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Exploring digital skills through pop art, animation and a family journal

New elective offered at Mill Creek Middle School

Comstock Park — Mill Creek Middle School’s new digital skills class is helping students learn the Google platform and introducing them to block coding.

Zoe Wisocki, a seventh-grader, enjoyed it. “I thought it was fun,” she said. “It’s a good class to have with your friends.”  

She estimated she completed about 10 projects. They included cutting and pasting photos and a pop art project that involved tracing a picture of a reptile and adding color. She and her classmates also used animation to redesign a Google logo and she created a volleyball game. She enjoyed the coding portion of class the most.

Rob Lucas, technology teacher, is offering the 18-week elective for the first time this year. 

Eighth-grader Luis Alvarez said he enjoyed being able to make something move using block coding. In the class he created a tennis game and a photo journal with family vacation photos from Florida.

“I learned a lot of things about computers and coding,” Luis said. He said the digital skills class, along with math and language arts are his favorite subjects.

Seventh-grader Zoe Wisocki enjoyed a computer assignment to redesign and animate the Google logo

A View into Future Careers

Eric Kelliher, one of five career readiness consultants at KISD, said coding is preparing students for future careers that focus on technical components. 

“Coding is better preparing our kids for the world that is ahead of us,” Kelliher said. 

Jobs in coding, cyber security, digital content and media are high on the list of jobs with good occupational outlooks. He explained that exposing students to these types of careers at an earlier age helps them explore and find out where their gifts and talents are.

A coding class helps students learn the technical side of a language and understand the “behind the scenes of how technology functions,” Kelliher said.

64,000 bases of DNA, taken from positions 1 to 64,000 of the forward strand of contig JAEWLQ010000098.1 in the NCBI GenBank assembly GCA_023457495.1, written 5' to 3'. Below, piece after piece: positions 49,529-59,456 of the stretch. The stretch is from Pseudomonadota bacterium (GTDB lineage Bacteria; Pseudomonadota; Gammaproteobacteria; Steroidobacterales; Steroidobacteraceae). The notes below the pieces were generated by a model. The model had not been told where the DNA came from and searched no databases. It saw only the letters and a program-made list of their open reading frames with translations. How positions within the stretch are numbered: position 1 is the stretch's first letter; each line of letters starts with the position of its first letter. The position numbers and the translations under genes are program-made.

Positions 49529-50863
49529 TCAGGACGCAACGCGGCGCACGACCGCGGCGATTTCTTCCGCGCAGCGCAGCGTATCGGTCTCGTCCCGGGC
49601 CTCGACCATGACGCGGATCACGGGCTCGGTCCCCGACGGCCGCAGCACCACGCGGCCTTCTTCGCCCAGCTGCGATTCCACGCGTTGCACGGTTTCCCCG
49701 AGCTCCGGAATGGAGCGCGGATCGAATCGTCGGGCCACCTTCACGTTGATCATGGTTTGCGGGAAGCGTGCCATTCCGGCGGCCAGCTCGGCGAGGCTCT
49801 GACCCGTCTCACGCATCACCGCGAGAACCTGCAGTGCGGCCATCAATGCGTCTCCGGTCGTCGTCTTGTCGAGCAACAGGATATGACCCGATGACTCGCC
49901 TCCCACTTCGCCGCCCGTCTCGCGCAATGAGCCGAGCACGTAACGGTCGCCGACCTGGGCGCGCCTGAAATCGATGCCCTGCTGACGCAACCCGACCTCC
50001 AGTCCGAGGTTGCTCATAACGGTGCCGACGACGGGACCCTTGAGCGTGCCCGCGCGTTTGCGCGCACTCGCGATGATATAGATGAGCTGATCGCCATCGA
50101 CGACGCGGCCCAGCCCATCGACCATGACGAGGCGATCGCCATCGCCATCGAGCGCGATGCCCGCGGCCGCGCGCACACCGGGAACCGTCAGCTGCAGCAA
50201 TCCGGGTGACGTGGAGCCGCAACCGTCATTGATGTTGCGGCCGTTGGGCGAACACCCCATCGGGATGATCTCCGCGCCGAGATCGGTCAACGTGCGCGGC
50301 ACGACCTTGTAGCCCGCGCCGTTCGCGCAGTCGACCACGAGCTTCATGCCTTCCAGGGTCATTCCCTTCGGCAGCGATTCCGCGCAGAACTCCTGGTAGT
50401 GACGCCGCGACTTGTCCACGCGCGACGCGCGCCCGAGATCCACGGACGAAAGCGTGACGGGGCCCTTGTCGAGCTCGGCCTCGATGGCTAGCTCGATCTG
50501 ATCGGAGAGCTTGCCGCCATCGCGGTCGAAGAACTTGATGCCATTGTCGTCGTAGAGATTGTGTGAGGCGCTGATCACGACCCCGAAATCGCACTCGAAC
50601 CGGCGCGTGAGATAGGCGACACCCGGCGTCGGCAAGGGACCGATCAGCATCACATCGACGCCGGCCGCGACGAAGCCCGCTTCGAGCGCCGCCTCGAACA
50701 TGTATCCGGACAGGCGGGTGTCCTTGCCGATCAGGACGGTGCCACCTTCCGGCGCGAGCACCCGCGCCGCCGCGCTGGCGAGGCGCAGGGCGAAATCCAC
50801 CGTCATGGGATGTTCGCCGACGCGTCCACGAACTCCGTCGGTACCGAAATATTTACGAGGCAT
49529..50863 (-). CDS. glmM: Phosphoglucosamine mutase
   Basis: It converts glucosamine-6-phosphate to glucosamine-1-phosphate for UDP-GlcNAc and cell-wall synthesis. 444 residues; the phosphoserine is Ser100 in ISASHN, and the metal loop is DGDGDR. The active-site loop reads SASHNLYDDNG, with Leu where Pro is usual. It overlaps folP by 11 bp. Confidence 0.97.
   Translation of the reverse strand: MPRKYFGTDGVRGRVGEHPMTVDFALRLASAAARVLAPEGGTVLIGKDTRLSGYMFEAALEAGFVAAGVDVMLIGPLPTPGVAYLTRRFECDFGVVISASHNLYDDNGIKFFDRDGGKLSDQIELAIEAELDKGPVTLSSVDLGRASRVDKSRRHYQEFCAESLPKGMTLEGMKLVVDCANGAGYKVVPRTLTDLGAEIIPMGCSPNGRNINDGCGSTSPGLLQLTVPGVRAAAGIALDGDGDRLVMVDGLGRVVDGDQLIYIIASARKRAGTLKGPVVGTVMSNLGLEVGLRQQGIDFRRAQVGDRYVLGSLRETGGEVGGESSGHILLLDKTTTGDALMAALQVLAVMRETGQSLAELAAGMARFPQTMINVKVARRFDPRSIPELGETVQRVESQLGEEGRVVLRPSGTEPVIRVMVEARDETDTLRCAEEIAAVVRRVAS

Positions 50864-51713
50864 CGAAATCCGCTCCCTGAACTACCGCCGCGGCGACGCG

Technology teacher Rob Lucas assists Zoe Wisocki with a project as part of her digital skills class

Transitioning to Google

With the turmoil and challenges of the pandemic, this class helps students keep up with their work at home. Lucas teaches one section of the class to sixth-graders, with two each for seventh- and eighth-graders.

Lucas said computer learning in the past was mostly Microsoft-based and the new digital skills class is helping students transition to Google, noting “A lot of kids needed training on Google products.”

“I use different activities for each of the grade levels,” he said.  Google applications taught include Google Docs, Google Drawings, Google Sheets and Google Slides.

The class also uses CS First/Scratch, a programming language to create interactive stories, animations, games, music, and art. Coding lessons are set up in CS First where students learn coding basics. 

In CS First’s drag-and-drop learning environment, students put together blocks or pieces of instruction which tell their creation what to do. When combined, these blocks can create animated stories and games.

This semester Lucas also plans to incorporate SketchUp, a 3D modeling program for drawing and design applications (www.sketchup.com).

One of the goals of the digital skills class is to get students interested in STEM (science, technology, engineering, and mathematics) and possibly take future classes in high school, college or the Kent Career Tech Center. 

“We want to introduce them to some of the skills,” Lucas said.

He said students seem to enjoy the coding part of the class most, especially being able to create a game or sports commercial. One student was so engaged in the block coding, he worked on it over the weekend, coming into the classroom with the proud announcement, “Mr. Lucas look at what I did at home!” 

As a first-time coding teacher, Lucas admitted that sometimes students helped him. He relied on a few of the students with some previous coding experience to help support others or answer his own questions.

Many middle schoolers were introduced to block coding for the first time in the new digital skills class
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Karen Gentry
Karen Gentry covers Comstock Park. She moved to the Grand Rapids area in the mid-1980s and has been a resident of Comstock Park since 2002. She understands the complexity, rewards and challenges of the teaching profession as she has five years of experience as a high school teacher at River Valley High School in Three Oaks, Mich. and St. Stephen High School in Saginaw. As a reporter for the Advance Newspapers and Mlive she covered Sparta, Kent City and Northview schools. She is happy to be a part of the great team of journalists at School News Network and writing about Comstock Park Public Schools. She is a graduate of Lake Michigan Catholic High School in St Joseph, Michigan and Central Michigan University. Read Karen's full bio

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